Thirty percent just seems to be the background level of mopery. Either that, or all of us are 30 percent nuts; could be. 

The fallen

The fallen, originally uploaded by tedcompton.


Or you could think of it as hypen conservation

Having been around since at least the birth of printing, the hyphen is apparently enjoying a difficult time at the moment.

The sixth edition of the Shorter Oxford English Dictionary has knocked the hyphens out of 16,000 words, many of them two-word compound nouns. Fig-leaf is now fig leaf, pot-belly is now pot belly, pigeon-hole has finally achieved one word status as pigeonhole and leap-frog is feeling whole again as leapfrog.

(BBC News)

I wonder if a Save the Hyphen bumper sticker would work.

Oh yeah, Babe

It handles RAW files like it was born to. Transparently, I'm saying here. With all the bells and whistles intact. I'm talking about the Leopard here. Of course. And iPhoto, which rocks.

Too freakin' funny!

It's been a long time since I've run across anything by the excellent Mark Fiore (shame on me) but this morning I did and Bunky, you gotta see this:

More X

You gotta love web clips. Just click a button in the Safari toolbar and you can clip a section - the Top Stories section from the Yahoo! News page, for instance - and convert it into a dashboard widget. Whenever that section of the web page updates your widget updates.

I don't use Dashboard a whole lot but I do use it. A system monitoring widget (iStat) lives there, along with a couple of clocks (local and GMT) a local weather forecast, white and Yellow Pages lookup widgets, and a units converter (miles to kilometers, grams to ounces, that kind of thing). Now with web clips I might use it a whole lot more. 

And here's something cool: The Help menu in any app includes a search field. So if you know there's something on some menu somewhere but you can't remember which one, instead of poking around in all the menus looking for it you just click Help, type what you're looking for (say, "Merge") and you get a list of all the uses of that word in the menus. Hover your mouse over an item on the list and the appropriate menu drops down and an arrow points to the command. How cool is that? And this is even cooler - that same search works on the History lists in Safari. So if you want to go back to a page you saw a few days ago, instead of scrounging through the History lists just pop up Help Search, type the name of the page, and there you go.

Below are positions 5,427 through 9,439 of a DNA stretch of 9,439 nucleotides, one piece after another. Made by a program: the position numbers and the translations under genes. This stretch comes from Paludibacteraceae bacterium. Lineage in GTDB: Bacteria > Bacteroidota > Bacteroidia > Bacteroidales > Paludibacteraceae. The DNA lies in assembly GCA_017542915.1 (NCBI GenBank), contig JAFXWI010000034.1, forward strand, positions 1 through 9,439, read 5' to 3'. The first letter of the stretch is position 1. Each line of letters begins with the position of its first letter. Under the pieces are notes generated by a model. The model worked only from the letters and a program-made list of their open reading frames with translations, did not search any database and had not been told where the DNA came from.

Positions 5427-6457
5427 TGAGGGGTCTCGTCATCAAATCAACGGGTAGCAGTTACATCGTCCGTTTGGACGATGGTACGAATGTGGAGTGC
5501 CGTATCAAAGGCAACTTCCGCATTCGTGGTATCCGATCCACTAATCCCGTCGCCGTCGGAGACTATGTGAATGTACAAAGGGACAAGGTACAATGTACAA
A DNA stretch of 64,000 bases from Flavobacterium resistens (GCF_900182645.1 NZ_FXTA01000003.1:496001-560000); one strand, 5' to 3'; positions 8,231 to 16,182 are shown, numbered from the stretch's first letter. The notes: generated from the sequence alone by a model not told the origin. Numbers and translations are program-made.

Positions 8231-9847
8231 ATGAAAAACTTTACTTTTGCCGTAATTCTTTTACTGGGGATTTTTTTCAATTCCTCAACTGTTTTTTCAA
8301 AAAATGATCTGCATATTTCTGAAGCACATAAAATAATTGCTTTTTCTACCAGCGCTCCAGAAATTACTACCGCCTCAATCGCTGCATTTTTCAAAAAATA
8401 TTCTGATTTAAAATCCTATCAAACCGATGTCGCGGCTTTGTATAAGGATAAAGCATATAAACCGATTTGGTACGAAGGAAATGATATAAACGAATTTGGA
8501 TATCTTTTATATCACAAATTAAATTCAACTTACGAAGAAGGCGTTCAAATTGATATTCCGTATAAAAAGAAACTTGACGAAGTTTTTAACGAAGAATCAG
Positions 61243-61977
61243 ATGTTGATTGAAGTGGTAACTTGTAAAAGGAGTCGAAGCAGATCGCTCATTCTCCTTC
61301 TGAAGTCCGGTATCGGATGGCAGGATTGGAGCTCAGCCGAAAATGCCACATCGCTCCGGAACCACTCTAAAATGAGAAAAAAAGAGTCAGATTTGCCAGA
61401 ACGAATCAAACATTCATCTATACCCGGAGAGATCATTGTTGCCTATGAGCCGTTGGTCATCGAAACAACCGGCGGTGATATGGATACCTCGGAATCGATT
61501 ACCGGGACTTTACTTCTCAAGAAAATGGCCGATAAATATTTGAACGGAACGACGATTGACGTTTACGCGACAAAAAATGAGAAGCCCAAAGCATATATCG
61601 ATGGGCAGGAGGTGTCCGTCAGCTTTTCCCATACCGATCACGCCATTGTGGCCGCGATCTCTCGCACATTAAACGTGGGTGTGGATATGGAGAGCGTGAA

Just the way water is, I guess

Fate of Great lakes' water looks fluid

It'd be really bad for swimming in, any other way. Of course if it were solid, say, you wouldn't need all those pesky plastic bottles - you could just stuff a few lumps of it in your pocket and chew on one whenever you got into a hydrational mood. Sure, you can do that now in the winter but who wants ice in their pants?

Anyway, turns out - sez the Times - some people in the Southeast and other parched places want to pipe in water from the Great Lakes to spray on their lawns or fill their pools. There's a lot of water there. They don't call the Great Lakes for nothing. But they might not be great for long if somebody starts pumping them into New Mexico. Next thing you know, Lake Michigan could be Gone.

Now, I'm a Great Lakes kinda guy, myself, and I say leave the Lakes alone. Hands off. But, speaking of hands, on the other one, I know they're pretty hard up for water down there. So here's the deal. I'd be happy to have them take some of our Massachusetts water as long as they take some of our nasty weather too and send us hot sun.